Interested in lending a hand post-sweat? Gym goers can find out more information on local New York Cares volunteer opportunities and coat-drive drop off locations. Learn more about the “Work Out to Help Out” initiative on NYSC’s website.
Tired of tackling marathons and ready to take on a bigger fitness challenge? If you consider yourself an ultrarunner (as in, running 20 miles a day doesn’t make you woozy just thinking about it!), then you could be the perfect fit for The MS Run the US 2013 Relay, taking place April 16 through September 17, 2013.
But don’t worry; you don’t have to tag along for the whole thing! The relay will cover approximately 140 miles per runner over the course of six days to raise funds and benefit The National MS Society for MS research, a disease that affects 400,000 Americans. The course, starting in Los Angeles, CA and ending in NYC will mimic the 2010 trans-continental run the event’s founder, Ashley Kumlien, ran on behalf of her mother’s 30th anniversary of her fight against MS.
There are currently 14 Running Partner spots still open for various cities, so if you’re interested, visit msruntheus.com for more information and an application. Not quite up for the challenge? Check out the page to see how you can donate or volunteer when the relay comes to your town.
Now tell us: Have you ever done a run for charity? Which one?
500,000 worldwide participants. 12 miles. 22 death-defying obstacles designed by British Special Forces to test your physical strength, stamina and mental toughness. Fun or just darn crazy? After tackling my biggest fears in this year’s Tri-Sate Tough Mudder, I would have to say a little of both. I’m claustrophobic, afraid of heights and, like most people, don’t do well in the cold but I pledged to overcome these anxieties with my three fellow AeroShot teammates so I did—10,000 volts of electricity, mud, ice water and all.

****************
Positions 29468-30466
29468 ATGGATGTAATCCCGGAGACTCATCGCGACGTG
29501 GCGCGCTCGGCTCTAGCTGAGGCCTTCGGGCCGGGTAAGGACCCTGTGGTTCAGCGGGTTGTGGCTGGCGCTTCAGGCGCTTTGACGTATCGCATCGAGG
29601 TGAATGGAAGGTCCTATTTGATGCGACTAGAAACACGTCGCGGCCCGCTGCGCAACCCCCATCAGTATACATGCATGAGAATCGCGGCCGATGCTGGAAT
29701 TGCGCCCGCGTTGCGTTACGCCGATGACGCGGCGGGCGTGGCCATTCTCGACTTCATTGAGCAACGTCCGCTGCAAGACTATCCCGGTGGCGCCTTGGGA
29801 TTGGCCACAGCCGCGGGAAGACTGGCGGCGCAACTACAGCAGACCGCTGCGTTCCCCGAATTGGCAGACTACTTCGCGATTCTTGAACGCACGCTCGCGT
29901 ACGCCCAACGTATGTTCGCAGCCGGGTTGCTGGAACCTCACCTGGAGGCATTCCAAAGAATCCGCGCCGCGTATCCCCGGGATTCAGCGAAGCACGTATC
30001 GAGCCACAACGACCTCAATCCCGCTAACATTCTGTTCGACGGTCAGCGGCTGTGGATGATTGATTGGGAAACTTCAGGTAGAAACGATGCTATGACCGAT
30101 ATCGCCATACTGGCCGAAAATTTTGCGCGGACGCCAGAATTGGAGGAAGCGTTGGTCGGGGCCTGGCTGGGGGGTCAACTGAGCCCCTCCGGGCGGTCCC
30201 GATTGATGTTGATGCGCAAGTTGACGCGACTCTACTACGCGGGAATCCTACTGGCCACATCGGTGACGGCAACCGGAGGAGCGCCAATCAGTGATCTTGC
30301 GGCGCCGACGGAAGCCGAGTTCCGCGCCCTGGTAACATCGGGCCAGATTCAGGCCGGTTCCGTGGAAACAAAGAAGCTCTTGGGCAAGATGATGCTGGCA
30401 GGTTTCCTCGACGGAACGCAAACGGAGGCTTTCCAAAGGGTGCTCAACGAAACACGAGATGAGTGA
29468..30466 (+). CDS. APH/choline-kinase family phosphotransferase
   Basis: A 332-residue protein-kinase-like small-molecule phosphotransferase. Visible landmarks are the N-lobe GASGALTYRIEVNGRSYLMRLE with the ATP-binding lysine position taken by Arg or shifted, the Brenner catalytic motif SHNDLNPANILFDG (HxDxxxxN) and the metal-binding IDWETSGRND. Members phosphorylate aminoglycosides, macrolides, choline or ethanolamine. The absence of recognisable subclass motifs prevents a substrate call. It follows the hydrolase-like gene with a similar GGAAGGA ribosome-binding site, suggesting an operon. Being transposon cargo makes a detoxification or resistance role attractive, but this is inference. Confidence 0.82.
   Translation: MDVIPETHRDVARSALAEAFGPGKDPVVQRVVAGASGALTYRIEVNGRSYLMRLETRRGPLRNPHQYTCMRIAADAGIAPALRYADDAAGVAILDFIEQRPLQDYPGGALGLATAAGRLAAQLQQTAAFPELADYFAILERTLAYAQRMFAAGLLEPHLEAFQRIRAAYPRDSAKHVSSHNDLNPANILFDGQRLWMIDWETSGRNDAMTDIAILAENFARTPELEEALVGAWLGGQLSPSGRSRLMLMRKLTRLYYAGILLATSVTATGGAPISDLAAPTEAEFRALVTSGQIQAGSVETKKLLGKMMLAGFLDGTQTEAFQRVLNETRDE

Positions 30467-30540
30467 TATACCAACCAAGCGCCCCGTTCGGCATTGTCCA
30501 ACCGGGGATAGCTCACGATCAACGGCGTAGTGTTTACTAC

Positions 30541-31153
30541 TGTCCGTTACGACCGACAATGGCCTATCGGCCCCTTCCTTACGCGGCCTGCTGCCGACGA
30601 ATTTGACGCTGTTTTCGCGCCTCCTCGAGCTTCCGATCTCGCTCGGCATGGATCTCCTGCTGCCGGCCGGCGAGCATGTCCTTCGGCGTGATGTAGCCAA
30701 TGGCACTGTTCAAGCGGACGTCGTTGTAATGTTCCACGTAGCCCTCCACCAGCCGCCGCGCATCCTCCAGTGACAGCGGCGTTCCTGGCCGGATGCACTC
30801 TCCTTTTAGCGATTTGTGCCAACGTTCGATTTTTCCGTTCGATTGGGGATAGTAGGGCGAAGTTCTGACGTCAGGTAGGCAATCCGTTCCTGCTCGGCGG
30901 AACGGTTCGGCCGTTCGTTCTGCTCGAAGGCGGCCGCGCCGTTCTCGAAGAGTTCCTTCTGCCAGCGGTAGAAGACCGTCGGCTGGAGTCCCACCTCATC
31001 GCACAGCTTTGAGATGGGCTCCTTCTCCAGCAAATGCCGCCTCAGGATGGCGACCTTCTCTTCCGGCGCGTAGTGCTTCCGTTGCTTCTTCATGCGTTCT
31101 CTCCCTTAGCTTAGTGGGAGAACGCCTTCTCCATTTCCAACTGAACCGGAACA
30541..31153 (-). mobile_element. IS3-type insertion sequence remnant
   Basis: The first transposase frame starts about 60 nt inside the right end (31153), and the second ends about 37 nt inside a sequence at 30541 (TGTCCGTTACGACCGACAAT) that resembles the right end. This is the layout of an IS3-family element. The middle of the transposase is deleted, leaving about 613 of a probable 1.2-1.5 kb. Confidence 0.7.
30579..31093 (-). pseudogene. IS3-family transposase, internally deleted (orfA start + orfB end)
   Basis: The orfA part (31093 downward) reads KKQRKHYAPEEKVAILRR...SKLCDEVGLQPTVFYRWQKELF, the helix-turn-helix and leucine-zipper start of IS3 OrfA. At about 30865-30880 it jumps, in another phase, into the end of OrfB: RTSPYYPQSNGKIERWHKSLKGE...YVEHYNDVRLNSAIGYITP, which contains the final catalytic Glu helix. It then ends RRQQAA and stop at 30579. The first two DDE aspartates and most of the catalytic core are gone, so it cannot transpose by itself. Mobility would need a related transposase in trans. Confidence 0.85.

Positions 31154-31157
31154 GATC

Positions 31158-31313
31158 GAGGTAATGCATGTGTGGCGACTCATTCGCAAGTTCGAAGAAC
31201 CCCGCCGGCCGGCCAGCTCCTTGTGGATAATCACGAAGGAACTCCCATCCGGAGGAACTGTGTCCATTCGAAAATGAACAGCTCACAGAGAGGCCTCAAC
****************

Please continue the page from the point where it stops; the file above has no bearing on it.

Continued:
I’m officially a proud survivor and even considering signing up for another adventure race—preferably during a summer in the future—now that I’ve scrubbed off all traces of mud. It’s funny how your perception can change for the better after a hot shower and rest! Is a Tough Mudder a fit feat you have had your eye on? Save up for the hefty entrance fee (it’s worth it!), sign that waiver and vow to conquer your fears in support of the Wounded Warrior Project. Here are a few tips to completing the course so you, too, will be on your way to earning that orange headband and beer at the finish line.
1. Endurance-Ready. Team Aero was fortunate enough to have recruited former champion boxer and fitness expert, Michael Olajide, Jr., as their trainer. In between his toning sessions with some of our favorite Victoria’s Secret models, Michael had us sparring, jump roping and overall strengthening our way to Tough Mudder-status. Check out his at-home training regimen here or give the Tough Mudder Boot Camp Training a try. Thanks to AeroShot Energy, we were also outfitted with the new air-based caffeine supplements, which gave us the boost we needed during our training and event. New to adventure races? Take your training to the trails and incorporate hill work into your cardio routine.